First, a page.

It wasn’t, however, his first print purchase of the day. “I’ve been a bad boy,” Schnitzer told Jennifer Farrell, the curator of modern and contemporary prints at New York’s Metropolitan Museum of Art. He rattled off a list of works he had snapped up that afternoon at the prints and multiples sale at Christie’s New York. There was a Frank Stella, a Robert Rauschenberg, a James Rosenquist, a Chuck Close, and a set of numbers by Robert Indiana.
And then there was the big one, the one that made Schnitzer tear up while talking: Jasper Johns’s Flags I, a piece he has always wanted for the collection, and couldn’t resist at that day’s auction. It’s the most expensive print he’s ever bought.
Not that Schnitzer’s already expensive day was holding him back at the fair. He appeared to blanch at the $85,000 price tag on a unique cast paper work by Li Songsong from New York’s Pace Prints. The artist “is the Rauschenberg of China,” argued gallery president Dick Solomon.
He instead made several purchases at Shark’s Ink, a print publisher in Lyons, Colorado. “It’s important to support these folks,” he said, noting that their prices are range from about $1,000 to $19,000. “By time they pay the artists the 40 or 50 percent or whatever, and they pay the production costs—I mean, my gosh,” said Schnitzer. “It’s like a labor of love.”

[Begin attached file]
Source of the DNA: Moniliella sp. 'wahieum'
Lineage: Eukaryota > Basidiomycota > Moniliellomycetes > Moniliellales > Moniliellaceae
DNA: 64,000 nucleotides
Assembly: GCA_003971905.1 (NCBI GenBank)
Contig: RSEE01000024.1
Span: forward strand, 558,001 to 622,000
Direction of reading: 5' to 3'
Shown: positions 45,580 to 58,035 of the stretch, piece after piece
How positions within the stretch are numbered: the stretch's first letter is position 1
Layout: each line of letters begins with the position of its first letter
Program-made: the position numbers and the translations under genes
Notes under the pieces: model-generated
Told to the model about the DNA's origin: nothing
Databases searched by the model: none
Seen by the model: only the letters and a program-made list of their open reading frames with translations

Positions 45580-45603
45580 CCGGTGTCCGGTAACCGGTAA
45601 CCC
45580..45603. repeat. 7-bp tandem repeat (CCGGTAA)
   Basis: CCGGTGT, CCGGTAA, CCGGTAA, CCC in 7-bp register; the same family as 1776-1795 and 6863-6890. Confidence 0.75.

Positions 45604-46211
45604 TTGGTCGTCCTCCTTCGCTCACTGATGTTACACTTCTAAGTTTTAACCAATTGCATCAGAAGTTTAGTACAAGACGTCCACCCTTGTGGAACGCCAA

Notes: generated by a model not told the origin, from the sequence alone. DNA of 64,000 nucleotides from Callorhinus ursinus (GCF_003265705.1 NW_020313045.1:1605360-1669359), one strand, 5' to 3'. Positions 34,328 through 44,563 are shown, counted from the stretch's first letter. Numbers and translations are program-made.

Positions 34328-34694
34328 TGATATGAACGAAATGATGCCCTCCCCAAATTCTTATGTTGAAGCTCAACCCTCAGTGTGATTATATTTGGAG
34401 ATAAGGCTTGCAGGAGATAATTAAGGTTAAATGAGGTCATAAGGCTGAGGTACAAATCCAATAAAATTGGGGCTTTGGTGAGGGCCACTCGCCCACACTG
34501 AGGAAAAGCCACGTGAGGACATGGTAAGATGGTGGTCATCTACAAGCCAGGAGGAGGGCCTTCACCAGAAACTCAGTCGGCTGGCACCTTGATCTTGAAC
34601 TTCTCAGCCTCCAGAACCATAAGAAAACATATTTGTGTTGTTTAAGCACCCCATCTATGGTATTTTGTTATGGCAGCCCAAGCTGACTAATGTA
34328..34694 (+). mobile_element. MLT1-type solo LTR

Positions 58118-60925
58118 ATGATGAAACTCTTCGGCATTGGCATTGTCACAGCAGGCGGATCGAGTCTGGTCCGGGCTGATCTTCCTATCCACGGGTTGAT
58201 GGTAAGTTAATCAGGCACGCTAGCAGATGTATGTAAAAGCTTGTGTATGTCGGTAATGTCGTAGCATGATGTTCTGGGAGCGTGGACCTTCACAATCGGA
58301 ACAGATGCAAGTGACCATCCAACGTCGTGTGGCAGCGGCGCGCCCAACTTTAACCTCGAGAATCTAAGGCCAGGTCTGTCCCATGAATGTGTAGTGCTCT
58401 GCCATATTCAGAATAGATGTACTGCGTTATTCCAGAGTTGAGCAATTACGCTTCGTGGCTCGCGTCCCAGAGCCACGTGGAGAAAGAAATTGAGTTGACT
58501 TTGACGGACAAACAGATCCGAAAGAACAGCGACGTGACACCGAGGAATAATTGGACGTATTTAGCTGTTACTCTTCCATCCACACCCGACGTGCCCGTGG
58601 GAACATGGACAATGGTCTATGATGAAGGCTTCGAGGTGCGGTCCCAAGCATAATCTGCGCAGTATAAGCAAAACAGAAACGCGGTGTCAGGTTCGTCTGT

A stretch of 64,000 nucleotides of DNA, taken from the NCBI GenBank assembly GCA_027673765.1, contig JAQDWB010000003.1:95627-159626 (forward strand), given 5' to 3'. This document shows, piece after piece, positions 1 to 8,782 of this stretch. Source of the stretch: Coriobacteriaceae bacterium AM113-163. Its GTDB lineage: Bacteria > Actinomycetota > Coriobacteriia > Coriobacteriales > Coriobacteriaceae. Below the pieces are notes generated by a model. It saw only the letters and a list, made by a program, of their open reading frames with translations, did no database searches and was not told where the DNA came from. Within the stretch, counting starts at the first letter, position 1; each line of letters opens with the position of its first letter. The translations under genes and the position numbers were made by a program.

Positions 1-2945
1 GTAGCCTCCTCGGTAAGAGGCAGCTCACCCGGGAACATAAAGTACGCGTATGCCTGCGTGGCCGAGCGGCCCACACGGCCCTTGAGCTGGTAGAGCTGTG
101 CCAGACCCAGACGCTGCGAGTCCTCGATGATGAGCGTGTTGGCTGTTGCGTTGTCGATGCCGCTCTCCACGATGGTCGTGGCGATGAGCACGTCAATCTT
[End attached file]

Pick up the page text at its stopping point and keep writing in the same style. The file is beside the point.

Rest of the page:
Schnitzer will be at the fair every day before he flies back to Oregon on Saturday night. He’ll also visit various galleries, museums, and other New York Print Week events, all of which are carefully notated in a multi-page itinerary he carried with him at the fair.
But on Wednesday night, things were slightly behind schedule. Nearly two hours into the opening, Schnitzer had only made it about halfway down the first aisle in a fair of 71 exhibitors. At each booth, he caught up with a never-ending stream of friends and colleagues. He was clearly enjoying himself—and that was before he bumped into Hung Liu, a Chinese American artist whose work he owns in large numbers but who he had never met.
Giddy with excitement, Schnitzer rushed back up to the front of the fair to grab his suitcase, where he keeps a binder listing all the works in the collection, flipping to the pages detailing Liu’s work. He handed her a Schnizter Family Foundation branded tote bag with a selection of his books that featured her prints, and asked Catherine Malone, his director of collections for the last 17 years, to snap a photo.
“I’ve collected her stuff for years,” he said, tears welling up in his eyes for the third time that day. “All I know is I feel so lucky to be in the print world!”
The International Fine Print Dealers Association’s Fine Art Print Fair is on view at the River Pavilion, Javits Center, 429 11th Avenue at 35th Street, New York, New York, October 23–27, 2019.
Mexico City's Zona Maco Fair Is 'Back in Full Force,' as Collectors Snap Up Venice Biennale Artists